Thursday, March 29, 2012

Joshua Tree National Park: A Desert Far from Barren

I'm baaaaack! I've been sitting here for a while now, trying to decide what things to show you and to tell you about. I can't tell you about it all, because well, with over 600 photos and 120 videos (I love the digital age) I can't very well share it all. Well, I could but it would be a really long post and you'd have to call in sick from work tomorrow. That might not be such a bad idea after all...

How deserts got a reputation for being barren, lifeless places, I have no idea. Because from birds and cacti to reptiles and Joshua trees, there is life to be found all around you at Joshua Tree National Park. 

Amazingly, one of the most species-rich places Mr. Nature Geek and I visited was our own campground. Which, by the way, looked like this:
Jealous yet? 
The small green tent in the bottom left is ours. There was hardly anyone there because on our first night it was 40mph winds and snow. We toughed it out thanks to some very warm sleeping bags and were rewarded with perhaps the best camping experience either of us have ever had.

There were all sorts of birds around, along with Western fence lizards, black-tailed jackrabbits, and a California ground squirrel that was clearly up to no good. As a result, each morning I was constantly running around, camera and binoculars in hand.

Mr. Nature Geek: "Katie, what do you want to do today?"
Me: "Hang on, there's an Anna's hummingbird over there!"
Once I've returned...

Mr. Nature Geek: "Ok so what do you-"
Me: "The phainopepla is singing! I've gotta get that on film!"

I know what you're wondering: what the heck is a phainopepla? (and how do you pronounce that? The answer: "fain-o-pep-la") It's a bird in the silky flycatcher family that looks like a black cardinal. I spent all week chasing that bugger around taking photos and trying to get him on film as he sang. The fact that the National Geographic field guide states the phainopepla's song is "seldom heard" only motivated me more. And by the last day he bestowed upon me the honor of recording his song, while looking all handsome and such.

I also saw my first verdin:
He looks angry. Angry that we all can't be as cute as him!

Later in the week, we traveled to a true desert oasis. They really do exist!
In this lush green spot in the middle of a rocky valley, we spotted sage lizards, rufous hummingbirds, an American kestrel, and one very awesome desert spiny lizard.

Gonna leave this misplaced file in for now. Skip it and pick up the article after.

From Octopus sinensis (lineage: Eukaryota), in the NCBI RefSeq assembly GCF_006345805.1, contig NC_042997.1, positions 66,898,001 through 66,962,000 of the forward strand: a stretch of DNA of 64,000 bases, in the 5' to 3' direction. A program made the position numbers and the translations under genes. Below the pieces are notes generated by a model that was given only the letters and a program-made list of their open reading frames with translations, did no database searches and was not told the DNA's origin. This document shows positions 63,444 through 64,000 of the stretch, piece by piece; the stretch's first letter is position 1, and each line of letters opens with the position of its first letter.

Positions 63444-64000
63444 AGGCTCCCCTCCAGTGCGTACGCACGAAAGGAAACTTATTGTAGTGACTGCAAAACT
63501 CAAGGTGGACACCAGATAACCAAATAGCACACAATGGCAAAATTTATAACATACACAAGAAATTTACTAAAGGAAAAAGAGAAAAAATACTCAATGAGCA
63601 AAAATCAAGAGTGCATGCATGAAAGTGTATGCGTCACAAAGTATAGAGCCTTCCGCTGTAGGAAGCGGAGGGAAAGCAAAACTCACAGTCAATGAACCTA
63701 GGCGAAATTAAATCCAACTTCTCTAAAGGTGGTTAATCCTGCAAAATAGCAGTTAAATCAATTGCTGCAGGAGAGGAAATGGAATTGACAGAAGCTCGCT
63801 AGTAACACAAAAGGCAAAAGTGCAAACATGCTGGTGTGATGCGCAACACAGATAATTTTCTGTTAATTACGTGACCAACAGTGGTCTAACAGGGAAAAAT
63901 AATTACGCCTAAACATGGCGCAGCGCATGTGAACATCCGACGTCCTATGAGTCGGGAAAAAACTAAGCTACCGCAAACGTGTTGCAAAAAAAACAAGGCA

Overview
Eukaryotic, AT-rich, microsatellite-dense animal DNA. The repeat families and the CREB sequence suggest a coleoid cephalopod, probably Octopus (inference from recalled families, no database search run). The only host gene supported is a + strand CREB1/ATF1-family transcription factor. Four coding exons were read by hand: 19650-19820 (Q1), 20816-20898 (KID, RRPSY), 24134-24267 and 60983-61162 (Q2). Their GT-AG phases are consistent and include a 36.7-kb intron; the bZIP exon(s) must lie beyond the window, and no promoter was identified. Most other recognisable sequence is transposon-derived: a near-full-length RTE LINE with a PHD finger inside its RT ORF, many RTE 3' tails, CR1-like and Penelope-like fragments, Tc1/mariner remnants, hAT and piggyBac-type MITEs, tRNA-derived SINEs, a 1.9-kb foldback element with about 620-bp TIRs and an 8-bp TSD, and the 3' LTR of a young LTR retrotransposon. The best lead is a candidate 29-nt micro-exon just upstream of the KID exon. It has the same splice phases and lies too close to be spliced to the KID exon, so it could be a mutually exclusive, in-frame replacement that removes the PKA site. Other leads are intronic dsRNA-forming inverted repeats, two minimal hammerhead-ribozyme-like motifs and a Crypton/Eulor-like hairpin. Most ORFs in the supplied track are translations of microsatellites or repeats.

Mr. Nature Geek tried to pick him up, but his brush surroundings protected him from his grasp. Too bad too, because my field guide says that the desert spiny lizard "often bites when captured." I would have loved to have got that on camera.

Even outside of unique locations such as campgrounds and oases, there was diverse life everywhere, especially in the form of cacti:
A red barrel cactus
 Aren't those spines beautiful?
Beavertail cactus
(notice the flower buds...we arrived just weeks early for the big desert bloom...darn!)
Old man prickly pear
Cottontop cactus
 Ocotillo (though not a true cactus)
This one was in bloom though!
And last but most certainly not least, that last one is the jumping cholla. Those who have purchased cholla wood for parrot perches or hermit crabs will recognize the "skeleton" on the left. The jumping cholla is so named because it has detachable segments on the end of its branches that lodge themselves in passersby at the slightest brush. I am quite happy to say that neither I nor Mr. Nature Geek were impaled on our skin by any cacti, however our shoes received some cholla a few times that had to be removed with pliers.

Well I could go on and on about Joshua Tree National Park and its biodiversity, but this sample will have to do. If you have never had the chance to visit, I highly recommend you do. Oh and before I go, remember how I said I would not be hugging any Joshua trees?
I couldn't resist after all.

Friday, March 16, 2012

Do you hear that...

...that sound?  It's crickets chirping. And it's going to be just about the only thing going on this week and next on this blog. Why? Because The Nature Geek is going on vacation! w00t! I've been packing and working like mad this week, hence the absence of a blog yesterday. And next week, I'll be camping in Joshua Tree National Park in California, hence no blog then.